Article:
Selamat sore semua. And thank you all for joining us this afternoon. Bapak Rachmat Witoelar, it is my privilege to be with you here today. Your commitment to countering climate change is inspirational. A special thank you to the students from the University of Indonesia who are here today. It is important for us to speak directly to your generation, because the decisions that we make now and actions that we take in the years ahead will have a profound impact on the world that all of you inherit.
Congratulations to the staff and leadership of the Indonesia Climate Change Center for hosting the second annual Indonesia International Peatland Conversation. To Pak Farhan, Ibu Eli, and the many scientists who traveled from outside Jakarta and around the world, thank you for contributing to this endeavor.
The Climate Change Center is near and dear to our hearts. As many of us know, in 2010 President Obama and President SBY made a commitment to establish this center of excellence that offers scientific analysis to policy makers on the leading issues of our times. I’m proud that the U.S. committed some $7 million to support this center that is guided day-to-day by our partners at the Indonesian National Council on Climate Change with technical assistance provided by the U.S. Forest Service.
This center bears the name of one of the leading issues of our times. Climate change is real, is happening now, and we human beings are the cause. You know the statistics: oceans are 30 percent more acidic than they were a century ago. Summertime Arctic sea ice volume has shrunk by 70 percent since 1979. And this isn’t new knowledge. Scientists have known since the 1800s that greenhouse gases like carbon dioxide trap heat, and that burning fossil fuels release those gases into the air. But it was in the late 1950s that the U.S. National Weather Service began measuring the levels of carbon dioxide in our atmosphere, with the worry that rising levels might someday disrupt the fragile balance that makes our planet a suitable host for life as we know it. And what we’ve found, year after year, is that the levels of carbon pollution in our atmosphere have increased dramatically. And loss of high carbon value peatland contributes to that.
So, the question is no longer “Is climate change happening?” it is “What are we doing about it?” And that’s why President SBY made his famous pledge to reduce greenhouse emissions by 26 percent from business as usual by 2020. But the solution to climate change is not going to be provided by one nation alone. That’s why President SBY pledged an additional 15 percent reductions with international assistance – I’m stealing all of Pak Rachmat’s lines here. Ma’af, Pak.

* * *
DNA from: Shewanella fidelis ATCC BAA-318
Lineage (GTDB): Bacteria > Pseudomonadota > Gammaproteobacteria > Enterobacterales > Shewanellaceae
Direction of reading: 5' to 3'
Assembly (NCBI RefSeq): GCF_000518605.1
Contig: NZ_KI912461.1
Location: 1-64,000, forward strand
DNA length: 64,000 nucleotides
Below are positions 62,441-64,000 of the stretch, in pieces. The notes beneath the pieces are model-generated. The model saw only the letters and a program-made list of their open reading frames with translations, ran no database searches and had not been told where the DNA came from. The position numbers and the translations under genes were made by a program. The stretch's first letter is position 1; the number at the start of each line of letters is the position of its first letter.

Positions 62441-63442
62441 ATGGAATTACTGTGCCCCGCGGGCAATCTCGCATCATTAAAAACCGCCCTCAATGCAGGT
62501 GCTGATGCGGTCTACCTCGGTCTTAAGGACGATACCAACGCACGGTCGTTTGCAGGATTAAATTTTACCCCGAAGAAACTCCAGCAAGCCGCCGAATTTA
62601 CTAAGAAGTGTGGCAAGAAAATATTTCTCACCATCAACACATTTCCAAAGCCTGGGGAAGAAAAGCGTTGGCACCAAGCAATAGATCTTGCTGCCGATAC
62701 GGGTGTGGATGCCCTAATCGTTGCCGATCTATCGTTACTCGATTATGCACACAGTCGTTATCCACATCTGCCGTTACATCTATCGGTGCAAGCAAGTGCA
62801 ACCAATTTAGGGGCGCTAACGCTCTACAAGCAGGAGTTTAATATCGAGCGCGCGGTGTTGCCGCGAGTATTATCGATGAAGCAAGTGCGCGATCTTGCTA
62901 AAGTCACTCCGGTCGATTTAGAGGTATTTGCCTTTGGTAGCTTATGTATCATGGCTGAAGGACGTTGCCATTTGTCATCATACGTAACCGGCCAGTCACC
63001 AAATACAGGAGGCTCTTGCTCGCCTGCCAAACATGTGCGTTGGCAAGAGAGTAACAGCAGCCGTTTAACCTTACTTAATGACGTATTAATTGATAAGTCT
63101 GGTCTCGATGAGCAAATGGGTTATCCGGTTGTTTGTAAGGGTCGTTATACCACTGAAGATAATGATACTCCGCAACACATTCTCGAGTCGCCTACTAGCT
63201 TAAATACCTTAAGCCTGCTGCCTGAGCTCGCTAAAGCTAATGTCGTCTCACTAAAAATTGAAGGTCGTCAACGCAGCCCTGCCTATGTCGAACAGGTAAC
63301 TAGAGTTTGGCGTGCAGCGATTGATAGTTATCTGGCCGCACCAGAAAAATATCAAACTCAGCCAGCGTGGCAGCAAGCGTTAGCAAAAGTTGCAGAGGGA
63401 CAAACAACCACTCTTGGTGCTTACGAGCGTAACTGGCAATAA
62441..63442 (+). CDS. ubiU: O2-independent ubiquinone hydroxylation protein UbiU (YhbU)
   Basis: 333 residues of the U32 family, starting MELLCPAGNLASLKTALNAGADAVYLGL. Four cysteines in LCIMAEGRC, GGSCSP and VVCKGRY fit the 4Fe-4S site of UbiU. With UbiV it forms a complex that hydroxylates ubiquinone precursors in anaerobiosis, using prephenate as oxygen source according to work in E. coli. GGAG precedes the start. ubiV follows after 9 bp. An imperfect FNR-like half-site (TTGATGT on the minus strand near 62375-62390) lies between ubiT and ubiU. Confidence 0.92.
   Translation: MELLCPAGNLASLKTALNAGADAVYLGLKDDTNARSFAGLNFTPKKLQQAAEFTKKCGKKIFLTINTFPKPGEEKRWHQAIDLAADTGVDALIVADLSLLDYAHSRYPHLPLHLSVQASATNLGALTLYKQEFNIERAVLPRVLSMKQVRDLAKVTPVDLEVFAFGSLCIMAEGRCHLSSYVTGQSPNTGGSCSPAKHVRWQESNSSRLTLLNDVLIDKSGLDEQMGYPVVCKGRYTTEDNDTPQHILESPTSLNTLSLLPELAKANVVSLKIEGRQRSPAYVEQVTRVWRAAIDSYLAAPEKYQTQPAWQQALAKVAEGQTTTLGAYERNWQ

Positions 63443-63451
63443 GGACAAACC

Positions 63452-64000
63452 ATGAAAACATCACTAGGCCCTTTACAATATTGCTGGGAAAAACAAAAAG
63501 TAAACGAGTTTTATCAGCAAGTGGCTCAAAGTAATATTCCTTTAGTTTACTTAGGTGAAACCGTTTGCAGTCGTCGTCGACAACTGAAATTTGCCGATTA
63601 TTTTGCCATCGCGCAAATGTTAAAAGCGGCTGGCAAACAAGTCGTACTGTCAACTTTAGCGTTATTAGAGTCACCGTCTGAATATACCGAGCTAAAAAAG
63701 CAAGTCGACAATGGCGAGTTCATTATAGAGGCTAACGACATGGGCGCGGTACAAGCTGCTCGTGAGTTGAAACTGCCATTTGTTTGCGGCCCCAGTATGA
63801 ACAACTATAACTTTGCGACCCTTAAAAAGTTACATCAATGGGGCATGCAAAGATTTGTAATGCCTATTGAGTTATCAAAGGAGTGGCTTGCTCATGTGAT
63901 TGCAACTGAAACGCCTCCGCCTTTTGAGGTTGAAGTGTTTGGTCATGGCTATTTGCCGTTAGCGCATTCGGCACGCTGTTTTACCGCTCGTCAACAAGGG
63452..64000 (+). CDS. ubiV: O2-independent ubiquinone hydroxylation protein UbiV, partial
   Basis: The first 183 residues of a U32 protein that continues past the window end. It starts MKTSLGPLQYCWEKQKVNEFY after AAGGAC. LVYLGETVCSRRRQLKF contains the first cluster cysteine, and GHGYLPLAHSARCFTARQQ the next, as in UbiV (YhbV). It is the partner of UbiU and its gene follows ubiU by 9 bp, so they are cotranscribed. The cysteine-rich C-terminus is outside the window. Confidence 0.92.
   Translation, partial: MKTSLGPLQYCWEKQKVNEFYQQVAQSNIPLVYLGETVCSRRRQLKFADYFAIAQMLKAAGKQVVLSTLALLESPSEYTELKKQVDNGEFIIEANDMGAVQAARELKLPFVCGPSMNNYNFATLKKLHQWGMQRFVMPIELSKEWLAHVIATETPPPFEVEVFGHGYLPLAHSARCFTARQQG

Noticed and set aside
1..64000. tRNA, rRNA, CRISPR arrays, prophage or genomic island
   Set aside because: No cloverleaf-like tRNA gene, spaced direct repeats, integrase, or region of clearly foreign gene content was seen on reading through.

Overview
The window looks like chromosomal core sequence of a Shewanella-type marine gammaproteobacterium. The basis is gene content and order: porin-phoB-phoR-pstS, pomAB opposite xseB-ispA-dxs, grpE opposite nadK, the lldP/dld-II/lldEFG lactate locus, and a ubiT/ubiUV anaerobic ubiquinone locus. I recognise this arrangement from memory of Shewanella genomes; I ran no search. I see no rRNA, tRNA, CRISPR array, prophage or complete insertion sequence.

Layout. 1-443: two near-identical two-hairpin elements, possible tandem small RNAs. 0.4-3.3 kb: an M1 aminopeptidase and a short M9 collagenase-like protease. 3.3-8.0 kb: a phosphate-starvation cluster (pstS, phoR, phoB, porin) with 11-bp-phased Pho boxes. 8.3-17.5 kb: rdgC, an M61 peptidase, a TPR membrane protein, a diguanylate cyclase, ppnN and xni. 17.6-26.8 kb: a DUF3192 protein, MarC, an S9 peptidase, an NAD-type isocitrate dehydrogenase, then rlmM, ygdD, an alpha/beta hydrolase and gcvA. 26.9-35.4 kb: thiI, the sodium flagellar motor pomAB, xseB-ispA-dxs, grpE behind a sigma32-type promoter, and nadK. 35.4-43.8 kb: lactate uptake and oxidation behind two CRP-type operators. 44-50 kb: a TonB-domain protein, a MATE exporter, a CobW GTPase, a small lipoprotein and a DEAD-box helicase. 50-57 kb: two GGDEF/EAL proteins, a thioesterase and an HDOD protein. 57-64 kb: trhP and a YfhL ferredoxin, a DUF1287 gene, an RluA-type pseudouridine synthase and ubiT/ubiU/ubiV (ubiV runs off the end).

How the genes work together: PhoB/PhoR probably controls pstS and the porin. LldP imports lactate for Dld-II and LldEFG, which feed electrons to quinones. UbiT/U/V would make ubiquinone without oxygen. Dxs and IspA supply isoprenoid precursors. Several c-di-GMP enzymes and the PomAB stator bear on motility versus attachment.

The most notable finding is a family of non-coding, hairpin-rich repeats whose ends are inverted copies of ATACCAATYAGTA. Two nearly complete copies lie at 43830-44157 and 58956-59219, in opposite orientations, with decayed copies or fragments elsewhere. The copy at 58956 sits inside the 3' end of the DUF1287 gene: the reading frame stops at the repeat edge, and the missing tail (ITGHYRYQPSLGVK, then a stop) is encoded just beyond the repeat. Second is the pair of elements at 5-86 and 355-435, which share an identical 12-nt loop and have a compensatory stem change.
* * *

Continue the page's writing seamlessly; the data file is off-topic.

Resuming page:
We all need to take on this challenge together and the United States is absolutely committed to doing our part. Support to the Indonesia Climate Change Center is part of that. In addition, last month the United States released our first-ever UNFCCC Biennial Report under our Cancun commitment. It shows that under President Obama’s leadership we have doubled wind and solar electricity generation; adopted the toughest fuel economy standards for passenger vehicles in U.S. history; advanced environmental standards to expedite the transition to cleaner and more efficient fuels in power plants; and increased the efficiency of our homes, industries, and businesses.
These policy changes are already having results. Since 2005, our emissions have fallen 6.5 percent, even as our economy continues to grow. We’ve done even better when it comes to CO2 emissions from the energy sector – the single largest contributor to U.S. emissions. In 2012, emissions from the energy sector were down 8.8% from 2005.
We know we must do more. And President Obama’s Climate Action Plan will keep the United States on track to reach our goal of reducing greenhouse emissions in the range of 17 percent below 2005 levels by 2020. Commitments like this are an important signal to the world that America is ready to act.
And action like this requires political leadership informed by science. I commend the Indonesia Climate Change Center for hosting this second annual conference on peatlands. I ask all of you that have joined us here to help answer the questions about how to manage peatlands more effectively; how to grow Indonesia’s economy in a sustainable manner; how to reduce greenhouse gas emissions from land use and land use change; and how to preserve these high carbon value natural resources.